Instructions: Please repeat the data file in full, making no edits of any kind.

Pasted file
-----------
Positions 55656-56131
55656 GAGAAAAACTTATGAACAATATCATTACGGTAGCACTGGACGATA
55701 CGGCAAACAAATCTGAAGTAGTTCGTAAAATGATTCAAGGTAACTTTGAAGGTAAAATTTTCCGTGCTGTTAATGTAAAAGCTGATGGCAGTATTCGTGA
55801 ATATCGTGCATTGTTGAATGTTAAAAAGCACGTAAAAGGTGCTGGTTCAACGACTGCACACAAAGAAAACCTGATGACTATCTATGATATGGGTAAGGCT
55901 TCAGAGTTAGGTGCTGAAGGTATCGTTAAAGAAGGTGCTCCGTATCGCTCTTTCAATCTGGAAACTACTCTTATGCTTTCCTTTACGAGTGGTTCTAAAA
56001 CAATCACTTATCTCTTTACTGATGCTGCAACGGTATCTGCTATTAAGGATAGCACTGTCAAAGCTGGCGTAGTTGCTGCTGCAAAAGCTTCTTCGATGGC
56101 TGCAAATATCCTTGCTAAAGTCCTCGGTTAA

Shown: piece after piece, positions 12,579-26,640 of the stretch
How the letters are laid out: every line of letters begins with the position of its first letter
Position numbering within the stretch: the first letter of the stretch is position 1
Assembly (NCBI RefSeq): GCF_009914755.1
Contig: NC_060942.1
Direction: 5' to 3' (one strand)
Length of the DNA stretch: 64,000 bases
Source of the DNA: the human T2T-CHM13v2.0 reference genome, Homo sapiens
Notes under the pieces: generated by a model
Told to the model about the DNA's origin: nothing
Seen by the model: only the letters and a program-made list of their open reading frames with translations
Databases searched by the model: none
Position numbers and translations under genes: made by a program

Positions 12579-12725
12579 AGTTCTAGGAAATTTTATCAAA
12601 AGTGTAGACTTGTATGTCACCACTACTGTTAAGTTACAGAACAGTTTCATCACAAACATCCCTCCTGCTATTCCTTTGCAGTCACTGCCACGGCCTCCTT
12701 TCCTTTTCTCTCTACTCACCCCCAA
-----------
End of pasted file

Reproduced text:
Positions 55656-56131
55656 GAGAAAAACTTATGAACAATATCATTACGGTAGCACTGGACGATA
55701 CGGCAAACAAATCTGAAGTAGTTCGTAAAATGATTCAAGGTAACTTTGAAGGTAAAATTTTCCGTGCTGTTAATGTAAAAGCTGATGGCAGTATTCGTGA
55801 ATATCGTGCATTGTTGAATGTTAAAAAGCACGTAAAAGGTGCTGGTTCAACGACTGCACACAAAGAAAACCTGATGACTATCTATGATATGGGTAAGGCT
55901 TCAGAGTTAGGTGCTGAAGGTATCGTTAAAGAAGGTGCTCCGTATCGCTCTTTCAATCTGGAAACTACTCTTATGCTTTCCTTTACGAGTGGTTCTAAAA
56001 CAATCACTTATCTCTTTACTGATGCTGCAACGGTATCTGCTATTAAGGATAGCACTGTCAAAGCTGGCGTAGTTGCTGCTGCAAAAGCTTCTTCGATGGC
56101 TGCAAATATCCTTGCTAAAGTCCTCGGTTAA

Shown: piece after piece, positions 12,579-26,640 of the stretch
How the letters are laid out: every line of letters begins with the position of its first letter
Position numbering within the stretch: the first letter of the stretch is position 1
Assembly (NCBI RefSeq): GCF_009914755.1
Contig: NC_060942.1
Direction: 5' to 3' (one strand)
Length of the DNA stretch: 64,000 bases
Source of the DNA: the human T2T-CHM13v2.0 reference genome, Homo sapiens
Notes under the pieces: generated by a model
Told to the model about the DNA's origin: nothing
Seen by the model: only the letters and a program-made list of their open reading frames with translations
Databases searched by the model: none
Position numbers and translations under genes: made by a program

Positions 12579-12725
12579 AGTTCTAGGAAATTTTATCAAA
12601 AGTGTAGACTTGTATGTCACCACTACTGTTAAGTTACAGAACAGTTTCATCACAAACATCCCTCCTGCTATTCCTTTGCAGTCACTGCCACGGCCTCCTT
12701 TCCTTTTCTCTCTACTCACCCCCAA